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  • A half moon hovered shyly over the low hills. The air was dry and warm, and once the diesel fumes dissipated, a mild aroma of sage could be detected. A hundred meters past where the bus had stopped was the start of another road, a junction. I walked toward the intersection, stashed my bags inside a bus shelter and strategically positioned myself under the glow of a streetlamp. Then I made the phone call.

    The line rang and rang. Finally, at the tenth ring, I heard someone pick up and the faint sound of breathing. Since nobody spoke, I initiated the conversation.

    “Uhhh . . . hello? Hello, is Yacob there?”

    “Sorry?” responded the distant voice of an older woman.

    “My name is Daniel. I’m the Canadian volunteer. Is Yacob there?”




    “Yacob!” I over-enunciated loudly. “I’m standing on the side of a highway. There is a man who is supposed to pick me up.”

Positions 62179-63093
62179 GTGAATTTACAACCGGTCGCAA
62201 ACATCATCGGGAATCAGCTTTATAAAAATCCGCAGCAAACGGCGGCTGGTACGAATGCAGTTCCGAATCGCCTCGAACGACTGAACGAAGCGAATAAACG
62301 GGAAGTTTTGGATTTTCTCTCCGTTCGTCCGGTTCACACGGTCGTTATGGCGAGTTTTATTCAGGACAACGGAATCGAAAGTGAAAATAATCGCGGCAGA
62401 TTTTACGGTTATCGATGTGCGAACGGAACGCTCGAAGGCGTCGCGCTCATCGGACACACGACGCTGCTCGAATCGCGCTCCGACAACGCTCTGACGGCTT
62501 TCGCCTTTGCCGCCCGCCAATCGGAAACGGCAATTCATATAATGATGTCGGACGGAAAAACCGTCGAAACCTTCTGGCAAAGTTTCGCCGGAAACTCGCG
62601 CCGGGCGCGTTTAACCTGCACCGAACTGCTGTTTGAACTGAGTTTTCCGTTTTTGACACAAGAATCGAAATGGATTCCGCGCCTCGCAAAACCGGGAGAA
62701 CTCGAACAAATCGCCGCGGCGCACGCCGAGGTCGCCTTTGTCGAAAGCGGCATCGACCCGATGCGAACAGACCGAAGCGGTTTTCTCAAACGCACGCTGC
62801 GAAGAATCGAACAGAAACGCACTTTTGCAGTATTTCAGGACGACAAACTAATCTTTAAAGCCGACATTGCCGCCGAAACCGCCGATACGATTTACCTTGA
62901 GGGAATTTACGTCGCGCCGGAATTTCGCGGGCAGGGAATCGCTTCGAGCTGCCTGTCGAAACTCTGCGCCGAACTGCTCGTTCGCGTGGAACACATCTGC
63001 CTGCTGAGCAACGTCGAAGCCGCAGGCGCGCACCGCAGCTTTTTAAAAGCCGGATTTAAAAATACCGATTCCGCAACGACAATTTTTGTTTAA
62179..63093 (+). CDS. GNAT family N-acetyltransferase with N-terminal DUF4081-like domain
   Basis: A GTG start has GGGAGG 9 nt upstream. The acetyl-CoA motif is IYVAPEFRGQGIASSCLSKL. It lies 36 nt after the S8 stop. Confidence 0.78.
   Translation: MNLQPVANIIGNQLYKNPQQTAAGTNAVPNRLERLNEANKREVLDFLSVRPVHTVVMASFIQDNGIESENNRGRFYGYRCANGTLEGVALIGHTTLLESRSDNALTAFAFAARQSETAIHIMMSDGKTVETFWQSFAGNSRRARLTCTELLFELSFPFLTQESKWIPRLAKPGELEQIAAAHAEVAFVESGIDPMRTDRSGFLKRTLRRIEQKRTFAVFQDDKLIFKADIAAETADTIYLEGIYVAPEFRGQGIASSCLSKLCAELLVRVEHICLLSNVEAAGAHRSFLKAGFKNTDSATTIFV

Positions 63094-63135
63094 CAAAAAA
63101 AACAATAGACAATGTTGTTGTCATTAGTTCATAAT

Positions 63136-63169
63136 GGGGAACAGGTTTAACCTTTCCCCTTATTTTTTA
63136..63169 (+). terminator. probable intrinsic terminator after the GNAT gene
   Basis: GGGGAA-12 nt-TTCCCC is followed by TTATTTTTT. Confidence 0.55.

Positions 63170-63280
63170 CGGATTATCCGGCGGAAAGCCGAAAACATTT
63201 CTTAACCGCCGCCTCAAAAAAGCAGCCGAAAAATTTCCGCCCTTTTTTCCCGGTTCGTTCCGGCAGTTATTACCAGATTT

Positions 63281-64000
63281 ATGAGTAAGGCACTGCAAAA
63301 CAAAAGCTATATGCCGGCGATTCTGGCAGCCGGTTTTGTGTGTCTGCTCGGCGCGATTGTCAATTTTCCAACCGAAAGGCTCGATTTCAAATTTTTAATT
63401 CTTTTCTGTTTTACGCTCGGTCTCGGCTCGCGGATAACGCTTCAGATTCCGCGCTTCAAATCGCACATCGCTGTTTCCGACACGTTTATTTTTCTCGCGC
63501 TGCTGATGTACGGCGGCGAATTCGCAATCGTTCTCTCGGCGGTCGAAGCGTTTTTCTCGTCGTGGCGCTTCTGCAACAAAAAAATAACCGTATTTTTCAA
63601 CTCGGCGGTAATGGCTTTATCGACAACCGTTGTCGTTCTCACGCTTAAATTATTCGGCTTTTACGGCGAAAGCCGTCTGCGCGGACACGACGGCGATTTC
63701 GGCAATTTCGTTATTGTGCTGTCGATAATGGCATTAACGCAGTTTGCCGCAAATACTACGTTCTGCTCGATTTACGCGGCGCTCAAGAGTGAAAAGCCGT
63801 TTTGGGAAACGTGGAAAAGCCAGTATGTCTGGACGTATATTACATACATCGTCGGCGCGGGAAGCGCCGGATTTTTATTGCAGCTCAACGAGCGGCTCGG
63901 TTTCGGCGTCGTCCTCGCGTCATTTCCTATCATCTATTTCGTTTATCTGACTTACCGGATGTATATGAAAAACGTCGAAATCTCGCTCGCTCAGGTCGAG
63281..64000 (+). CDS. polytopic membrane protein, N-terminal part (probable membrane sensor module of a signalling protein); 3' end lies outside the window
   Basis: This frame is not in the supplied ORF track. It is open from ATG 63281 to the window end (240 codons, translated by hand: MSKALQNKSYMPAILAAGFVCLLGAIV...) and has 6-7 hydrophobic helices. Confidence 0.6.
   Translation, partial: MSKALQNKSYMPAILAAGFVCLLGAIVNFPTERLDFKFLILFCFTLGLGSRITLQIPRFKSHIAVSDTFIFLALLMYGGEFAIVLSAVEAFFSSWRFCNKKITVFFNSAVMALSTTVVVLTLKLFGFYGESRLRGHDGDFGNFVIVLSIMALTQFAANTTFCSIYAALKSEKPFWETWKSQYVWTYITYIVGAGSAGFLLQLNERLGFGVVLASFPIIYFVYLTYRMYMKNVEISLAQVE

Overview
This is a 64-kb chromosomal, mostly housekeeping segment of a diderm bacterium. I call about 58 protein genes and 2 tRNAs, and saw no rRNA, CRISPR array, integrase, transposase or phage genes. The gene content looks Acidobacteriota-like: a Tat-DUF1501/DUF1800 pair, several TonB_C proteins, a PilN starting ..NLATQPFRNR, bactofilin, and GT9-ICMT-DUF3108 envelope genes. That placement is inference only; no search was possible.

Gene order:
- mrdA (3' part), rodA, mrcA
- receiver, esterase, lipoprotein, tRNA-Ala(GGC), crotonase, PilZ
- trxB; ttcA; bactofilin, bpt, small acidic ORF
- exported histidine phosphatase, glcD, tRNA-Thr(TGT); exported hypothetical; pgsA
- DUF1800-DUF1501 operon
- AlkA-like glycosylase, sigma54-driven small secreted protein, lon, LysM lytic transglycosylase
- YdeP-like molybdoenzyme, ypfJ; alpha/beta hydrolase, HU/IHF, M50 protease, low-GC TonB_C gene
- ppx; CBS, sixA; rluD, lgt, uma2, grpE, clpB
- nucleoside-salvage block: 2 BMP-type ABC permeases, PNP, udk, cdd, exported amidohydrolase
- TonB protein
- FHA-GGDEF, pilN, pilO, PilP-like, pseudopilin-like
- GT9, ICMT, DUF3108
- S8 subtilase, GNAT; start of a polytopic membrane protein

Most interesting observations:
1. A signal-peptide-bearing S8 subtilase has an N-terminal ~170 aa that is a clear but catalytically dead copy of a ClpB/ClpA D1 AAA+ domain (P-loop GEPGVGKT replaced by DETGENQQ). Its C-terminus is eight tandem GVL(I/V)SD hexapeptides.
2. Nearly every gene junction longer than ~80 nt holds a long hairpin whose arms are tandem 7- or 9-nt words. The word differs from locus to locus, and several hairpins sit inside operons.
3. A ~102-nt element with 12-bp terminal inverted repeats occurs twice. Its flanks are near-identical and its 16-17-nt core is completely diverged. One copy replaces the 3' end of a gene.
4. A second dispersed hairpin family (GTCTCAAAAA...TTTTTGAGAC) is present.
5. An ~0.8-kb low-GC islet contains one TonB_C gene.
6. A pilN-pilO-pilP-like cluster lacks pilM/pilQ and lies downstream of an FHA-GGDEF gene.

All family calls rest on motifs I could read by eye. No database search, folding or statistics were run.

“I don’t know anything about goats!” said the very confused woman, her thick Israeli accent reminding me that I was in a truly foreign place.

    “There is no Yacob there?”



    My heart raced. I had assumed that the logistics of getting to the goat farm would be simple: get on bus, hop off bus, greet whoever was eagerly awaiting my arrival, drive to the farm, be welcomed by a sea of affectionate goats. But clearly my optimism was laced with a heavy dose of naivety. I didn’t know what to do next. What is the standard protocol when stranded on an Israeli highway, trying to find a goat farmer named Yacob?
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